Let’s face it: Karachi has lost its cosmopolitan spirit. If you are an optimist, you could rephrase the observation by saying that Karachi has lost its cosmopolitan spirit to a large extent. Many ethnic, linguistic and religious communities to date live in the city though those who are categorised as ‘minority’ are increasingly fading into insignificance.
The fact is that the all-encompassing character and unbiased moral fibre that were once the hallmark of the city have all but vanished into thin air. This can be ascribed to many factors, or to none. The debate, perhaps, now sounds an exercise in futility. The only thing that can still be done is to recount a glorious phase in Karachi’s recent history by visiting two buildings that are a perfect indicator of how things have gone awry over the years.
Akbar Road in the old Ratan Talao vicinity is one of the most famous auto markets in Karachi. You can buy brand new and a little used motorbikes for reasonable prices here. Reasonable? Well the idea is that you can haggle with salesmen like you do in a cloth market. There is a constant hubbub of buyers and sellers the sound of which often renders inaudible the wails and moans of two pre-independence buildings.
Let’s begin the journey from Burnes Road. My word, what an array of beautiful but shabbily maintained structures! Keep moving, cross the Urdu Bazaar intersection and head towards Regal Chowk. Stop two streets before reaching the chowk and feel the hustle and bustle of Akbar Road. Do not make the mistake of moving into the street looking at a motorcycle whose fuel tank is still wrapped in plastic sheets because then you will be hounded by many a salesman. Stay there. The building right in the corner on Frere Road is ready to narrate a tale.
The building does not have a classical feel to it. It is pre-partition nonetheless and screams for attention. The upper floors are in a terrible state with broken windows and cracked walls clearly suggesting that it has not had interaction with any human being for a decent stretch of time. On the top of the building the missing letters of, apparently, its name gives the impression as if someone is trying to play crossword puzzle in a rather clumsy manner, and with limited means.
The entrance from the main road has 1938 inscribed on it. It would not have been difficult anyhow to determine its age. It is not a stone-made work of architecture and is a reminder of the architectural shift that was taking place in the fourth decade of the 20th century. What is beyond doubt is the idea that if it had not been left alone and if it had been taken care of the way it merited, it would have been something special to feast your eyes on.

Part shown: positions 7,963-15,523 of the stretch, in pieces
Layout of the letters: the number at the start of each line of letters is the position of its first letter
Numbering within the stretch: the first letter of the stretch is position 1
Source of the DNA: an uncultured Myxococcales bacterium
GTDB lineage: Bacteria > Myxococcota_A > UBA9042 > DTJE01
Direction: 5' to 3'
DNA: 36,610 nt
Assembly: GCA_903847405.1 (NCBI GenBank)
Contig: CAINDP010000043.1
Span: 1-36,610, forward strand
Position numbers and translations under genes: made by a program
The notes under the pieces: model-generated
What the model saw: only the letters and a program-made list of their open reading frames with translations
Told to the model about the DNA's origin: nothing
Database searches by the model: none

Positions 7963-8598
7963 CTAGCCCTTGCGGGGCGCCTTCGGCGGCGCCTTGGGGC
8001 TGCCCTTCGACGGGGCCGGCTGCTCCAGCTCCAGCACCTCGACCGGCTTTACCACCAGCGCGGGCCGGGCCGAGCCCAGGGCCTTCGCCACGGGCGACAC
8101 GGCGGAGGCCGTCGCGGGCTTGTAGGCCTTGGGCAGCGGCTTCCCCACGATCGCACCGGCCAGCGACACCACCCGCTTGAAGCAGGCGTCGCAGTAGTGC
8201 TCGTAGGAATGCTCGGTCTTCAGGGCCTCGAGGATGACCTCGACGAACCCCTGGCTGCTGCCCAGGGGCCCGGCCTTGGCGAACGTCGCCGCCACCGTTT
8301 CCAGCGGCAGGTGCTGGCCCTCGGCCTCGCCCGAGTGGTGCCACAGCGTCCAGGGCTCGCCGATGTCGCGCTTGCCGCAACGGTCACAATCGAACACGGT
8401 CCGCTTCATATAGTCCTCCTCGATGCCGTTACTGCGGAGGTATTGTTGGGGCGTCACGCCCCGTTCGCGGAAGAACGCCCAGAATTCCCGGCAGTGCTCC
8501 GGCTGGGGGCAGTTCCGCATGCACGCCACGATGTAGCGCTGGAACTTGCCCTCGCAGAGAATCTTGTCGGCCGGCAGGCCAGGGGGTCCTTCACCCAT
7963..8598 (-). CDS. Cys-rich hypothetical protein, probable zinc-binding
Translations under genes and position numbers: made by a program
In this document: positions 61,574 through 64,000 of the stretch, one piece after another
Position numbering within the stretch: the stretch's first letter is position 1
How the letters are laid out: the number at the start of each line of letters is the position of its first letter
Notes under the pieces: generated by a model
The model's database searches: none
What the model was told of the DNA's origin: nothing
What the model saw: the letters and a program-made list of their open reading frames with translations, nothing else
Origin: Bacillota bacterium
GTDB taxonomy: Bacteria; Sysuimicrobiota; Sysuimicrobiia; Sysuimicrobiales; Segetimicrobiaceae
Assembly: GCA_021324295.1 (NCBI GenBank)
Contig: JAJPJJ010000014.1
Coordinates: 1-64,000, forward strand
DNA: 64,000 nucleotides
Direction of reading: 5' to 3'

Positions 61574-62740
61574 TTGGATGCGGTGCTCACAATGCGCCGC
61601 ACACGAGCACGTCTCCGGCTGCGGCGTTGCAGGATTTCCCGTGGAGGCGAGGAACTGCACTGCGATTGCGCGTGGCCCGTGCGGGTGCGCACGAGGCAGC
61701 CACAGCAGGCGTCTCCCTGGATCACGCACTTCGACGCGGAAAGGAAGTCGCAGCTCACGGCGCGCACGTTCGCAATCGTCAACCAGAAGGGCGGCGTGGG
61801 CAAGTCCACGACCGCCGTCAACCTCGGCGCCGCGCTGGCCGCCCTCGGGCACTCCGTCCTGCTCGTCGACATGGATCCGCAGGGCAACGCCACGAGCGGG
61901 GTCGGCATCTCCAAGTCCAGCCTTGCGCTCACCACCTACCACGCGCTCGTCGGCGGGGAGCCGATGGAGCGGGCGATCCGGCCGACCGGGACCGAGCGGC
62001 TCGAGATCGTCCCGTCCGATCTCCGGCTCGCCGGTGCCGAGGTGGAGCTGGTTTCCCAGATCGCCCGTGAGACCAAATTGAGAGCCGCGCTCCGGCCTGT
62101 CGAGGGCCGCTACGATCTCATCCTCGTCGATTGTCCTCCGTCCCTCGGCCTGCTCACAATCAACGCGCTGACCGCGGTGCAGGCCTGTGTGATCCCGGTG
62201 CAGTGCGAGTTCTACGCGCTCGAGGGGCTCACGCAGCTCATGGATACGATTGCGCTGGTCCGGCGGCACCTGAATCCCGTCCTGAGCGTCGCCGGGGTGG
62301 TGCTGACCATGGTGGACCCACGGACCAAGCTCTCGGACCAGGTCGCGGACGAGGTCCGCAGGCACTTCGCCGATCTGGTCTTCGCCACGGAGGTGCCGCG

On the parallel street, the next corner building has similar architectural attributes with the only difference that its façade facing Frere Road has semicircular balconies. It too was built in 1938 and the crossword on top of it is less puzzling. The letters that can be read are S.N. and S.H. If there is any consolation, it can be said that it is slightly less damaged than the structure mentioned before it.
The 20-something Noman lives in this neighbourhood. The young man teaches at a local college. When he reminisces about the old times, it is not just the buildings whose spiritual demise he laments, but something else as well. “I remember there were some Iranian families who used to live in the first building. They were an educated lot. I was a kid back then, and I don’t know
why they started to leave the city. Almost all of them migrated to Australia.
“Do you notice these gaps between these structures? They had a purpose. In case of emergency, that is if fire broke out etc, you could use these spaces to escape. But now people have begun filling them with different types of construction. We’ve complained to the department concerned many times, to no avail. They are a powerful mafia.”
The young man believes that the missing letters of the second structure actually were part of the word ‘Sunshine’. So, of the two buildings discussed, the latter was called Sunshine.
Architect Noman Ahmed says: “If there is a defect in concrete structures, it can be rectified through reinforcement. For these
buildings, you have to first see whether the reinforcement (of material) used in them is intact. Then they can be repaired and restored by using masonry and plaster. As for the Iranians, there was a time when they used to come here as traders.
They were involved in clearing and forwarding businesses and stayed in these areas.”
It would be unwise to expect that Karachi could become the same as it used to be, let’s say, four decades back. Physically, it is impossible. But there is no harm in hoping for a revival of the spirit that once made the city stand out among the rest of the coastal towns in the subcontinent. Remember that profound line from Hemmingway’s The Old Man and The Sea: ‘It is silly not to hope’.